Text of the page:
The Des Moines Register recently printed an editorial endorsing single-payer healthcare. Here’s the whole editorial:
“There is no way to solve America’s economic problems without solving health care,” said U.S. Sen. Max Baucus, chairman of the Senate Finance Committee. The $2.3 trillion spent annually on health care “sucks up 16 percent of our economy and is still growing.”
Baucus is right, and the 98-page white paper on health care he recently unveiled is a welcome development to push reform. Our view: What’s needed is a government-administered health-insurance program – similar to Medicare, which covers seniors and disabled people – available to all Americans.
A single system could reduce administrative expenses associated with facilitating thousands of different private health-insurance plans in this country. It could increase leverage for negotiating lower prices. It could facilitate the expansion of electronic medical records, which would streamline paperwork and help prevent costly medical errors. It would boost the country’s economy in the long run.
Grappling with an economic crisis, Washington has focused on bailing out industries, extending unemployment benefits and tweaking interest rates. How can Congress – and taxpayers – also afford to tackle health care?
The country can’t afford not to. Anyone who doesn’t believe that should:
Ask struggling businesses
Start with the automakers. The Big Three are asking Congress for billions of dollars to help pay future health-care costs for retirees. It’s difficult for automakers – which have made generous health-care promises to retirees – to compete with foreign competitors operating in countries with taxpayer-supported health insurance for their citizens.
The cost of health care burdens all American businesses – big and small.
Employer-sponsored health insurance began as a job perk after a labor shortage following World War II. Now it’s an expensive obligation for employers who are expected – and encouraged through tax benefits – to offer health insurance to workers.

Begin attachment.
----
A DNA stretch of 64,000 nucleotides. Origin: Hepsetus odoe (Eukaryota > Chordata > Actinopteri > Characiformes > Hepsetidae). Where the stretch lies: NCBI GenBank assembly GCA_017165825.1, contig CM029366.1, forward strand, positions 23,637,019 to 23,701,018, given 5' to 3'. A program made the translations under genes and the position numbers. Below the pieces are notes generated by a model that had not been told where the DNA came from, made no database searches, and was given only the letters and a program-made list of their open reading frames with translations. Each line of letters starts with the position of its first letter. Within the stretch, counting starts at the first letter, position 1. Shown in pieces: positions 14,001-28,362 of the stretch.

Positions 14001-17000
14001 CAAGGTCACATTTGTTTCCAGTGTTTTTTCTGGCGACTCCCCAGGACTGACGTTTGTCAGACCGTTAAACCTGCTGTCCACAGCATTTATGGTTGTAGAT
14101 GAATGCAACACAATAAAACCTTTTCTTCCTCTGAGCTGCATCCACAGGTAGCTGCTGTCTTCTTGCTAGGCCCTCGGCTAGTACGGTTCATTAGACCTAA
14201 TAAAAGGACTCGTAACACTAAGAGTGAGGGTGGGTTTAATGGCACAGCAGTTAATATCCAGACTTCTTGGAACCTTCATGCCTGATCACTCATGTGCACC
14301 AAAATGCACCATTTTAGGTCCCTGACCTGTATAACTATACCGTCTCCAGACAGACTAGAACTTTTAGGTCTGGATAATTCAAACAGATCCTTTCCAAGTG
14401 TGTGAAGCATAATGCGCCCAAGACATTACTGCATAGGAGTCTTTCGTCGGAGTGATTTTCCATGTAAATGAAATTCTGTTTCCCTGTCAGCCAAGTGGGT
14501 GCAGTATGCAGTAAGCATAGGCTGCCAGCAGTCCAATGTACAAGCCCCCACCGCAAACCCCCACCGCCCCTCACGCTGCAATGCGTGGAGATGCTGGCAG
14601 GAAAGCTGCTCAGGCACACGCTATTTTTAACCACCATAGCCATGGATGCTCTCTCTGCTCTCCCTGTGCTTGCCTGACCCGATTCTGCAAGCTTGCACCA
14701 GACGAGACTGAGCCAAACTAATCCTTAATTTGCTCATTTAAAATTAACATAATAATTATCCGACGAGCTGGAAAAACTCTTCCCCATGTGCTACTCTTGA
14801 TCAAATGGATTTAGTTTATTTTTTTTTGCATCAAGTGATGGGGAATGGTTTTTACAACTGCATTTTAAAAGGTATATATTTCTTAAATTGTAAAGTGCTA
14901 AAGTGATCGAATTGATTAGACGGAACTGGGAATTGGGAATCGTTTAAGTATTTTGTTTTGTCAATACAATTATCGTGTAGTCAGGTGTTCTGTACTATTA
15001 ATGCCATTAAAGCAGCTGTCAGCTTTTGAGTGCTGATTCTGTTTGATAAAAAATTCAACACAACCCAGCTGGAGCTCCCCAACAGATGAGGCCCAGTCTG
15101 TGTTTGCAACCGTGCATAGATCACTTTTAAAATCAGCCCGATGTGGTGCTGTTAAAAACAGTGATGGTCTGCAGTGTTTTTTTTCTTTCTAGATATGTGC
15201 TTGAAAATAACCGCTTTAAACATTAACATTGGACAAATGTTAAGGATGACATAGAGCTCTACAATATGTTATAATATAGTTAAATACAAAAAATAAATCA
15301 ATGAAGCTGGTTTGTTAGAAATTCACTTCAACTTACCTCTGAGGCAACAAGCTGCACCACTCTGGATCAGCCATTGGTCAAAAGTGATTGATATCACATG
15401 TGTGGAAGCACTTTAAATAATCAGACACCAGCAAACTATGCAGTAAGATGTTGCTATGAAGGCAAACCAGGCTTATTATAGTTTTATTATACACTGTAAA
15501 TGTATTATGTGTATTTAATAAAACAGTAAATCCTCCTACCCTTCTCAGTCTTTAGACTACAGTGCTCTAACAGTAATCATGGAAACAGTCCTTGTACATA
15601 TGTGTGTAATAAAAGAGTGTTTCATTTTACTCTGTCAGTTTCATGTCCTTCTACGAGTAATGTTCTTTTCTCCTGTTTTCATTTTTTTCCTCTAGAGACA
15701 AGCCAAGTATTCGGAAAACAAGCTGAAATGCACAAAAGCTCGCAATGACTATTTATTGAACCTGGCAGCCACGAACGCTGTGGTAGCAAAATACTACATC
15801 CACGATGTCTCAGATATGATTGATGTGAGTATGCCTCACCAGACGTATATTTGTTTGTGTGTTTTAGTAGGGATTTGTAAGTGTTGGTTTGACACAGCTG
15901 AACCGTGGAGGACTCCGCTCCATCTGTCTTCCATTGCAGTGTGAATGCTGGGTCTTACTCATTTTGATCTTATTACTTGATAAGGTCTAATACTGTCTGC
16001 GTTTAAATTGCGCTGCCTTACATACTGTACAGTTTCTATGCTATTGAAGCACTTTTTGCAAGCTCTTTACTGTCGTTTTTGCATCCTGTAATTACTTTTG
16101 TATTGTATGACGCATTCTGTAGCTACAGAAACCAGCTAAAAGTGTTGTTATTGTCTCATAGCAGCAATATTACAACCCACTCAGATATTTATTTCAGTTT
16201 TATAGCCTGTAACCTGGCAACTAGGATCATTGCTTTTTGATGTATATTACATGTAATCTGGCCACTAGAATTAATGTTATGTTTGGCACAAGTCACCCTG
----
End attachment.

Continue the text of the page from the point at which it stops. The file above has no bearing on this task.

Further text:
But such an obligation creates an unfair playing field. Companies that shoulder the cost of providing health insurance have less money to hire workers, develop products and expand – which is exactly what this country needs in a troubled economy. Other companies skate by without this contribution to the overall well-being of their employees and society.
Ask the unemployed
In response to rising unemployment, Congress recently increased the length of time people can collect unemployment benefits – which generally amount to a maximum of a few hundred dollars a week. But for many people, the loss of a job is worse than losing income. It’s losing health care.
Granted, federal law allows for people to buy the health-care benefits offered by their employer. However, since the unemployed must pay the entire cost of insurance, this option is frequently unaffordable. The average employer picks up 84 percent of the premium for individual coverage and 73 percent of the premium for family coverage. Lose your job, and covering your family could jump from $300 a month to $1,200 a month – at a time when your income has plummeted.
Ask average workers
For many Americans, every paycheck is a reminder of how expensive it is to buy health insurance. November offered a special reminder, because it’s health-benefit re-enrollment time for millions of workers. What they usually get: higher costs and decreased coverage.
Tying jobs to employment also means workers are afraid to quit their jobs to start businesses for fear of losing health insurance – which discourages innovation and entrepreneurship. A national health-care system would allow Americans to secure insurance without help from an employer.
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Covering everyone in a national system will require higher taxes. Private-sector workers already pay not only for their own health insurance, but also for covering millions of others. Getting help from taxpayers to pay for health care is hardly a foreign concept in America. Anyone using Medicare or Medicaid or working in the public sector, from teachers to lawmakers, already gets help.
Counting the private and public sectors, this country already spends more than any country in the world on health care. We should spend it more wisely and fairly.
Baucus’ plan is a good sign that Congress – as well as President-elect Barack Obama – is serious about reform. The goal should be to create a system all Americans can buy into while controlling costs, making use of electronic medical records and improving health outcomes.
One need only look to history to see that this is the time for such reform. In 1964, the Democrats won control, and the election of Lyndon Johnson was seen as an endorsement of a national health-insurance system.
Congress and Johnson created Medicare. In signing the bill into law, Johnson quoted his predecessor, President Harry Truman: “Millions do not now have protection or security against the economic effects of sickness. The time has arrived for action to help them attain that opportunity and that protection.”
Seniors and the disabled got help. Forty-four years later, after election of another presidential candidate who vowed to address health care, it’s time for the rest of America to get help, too.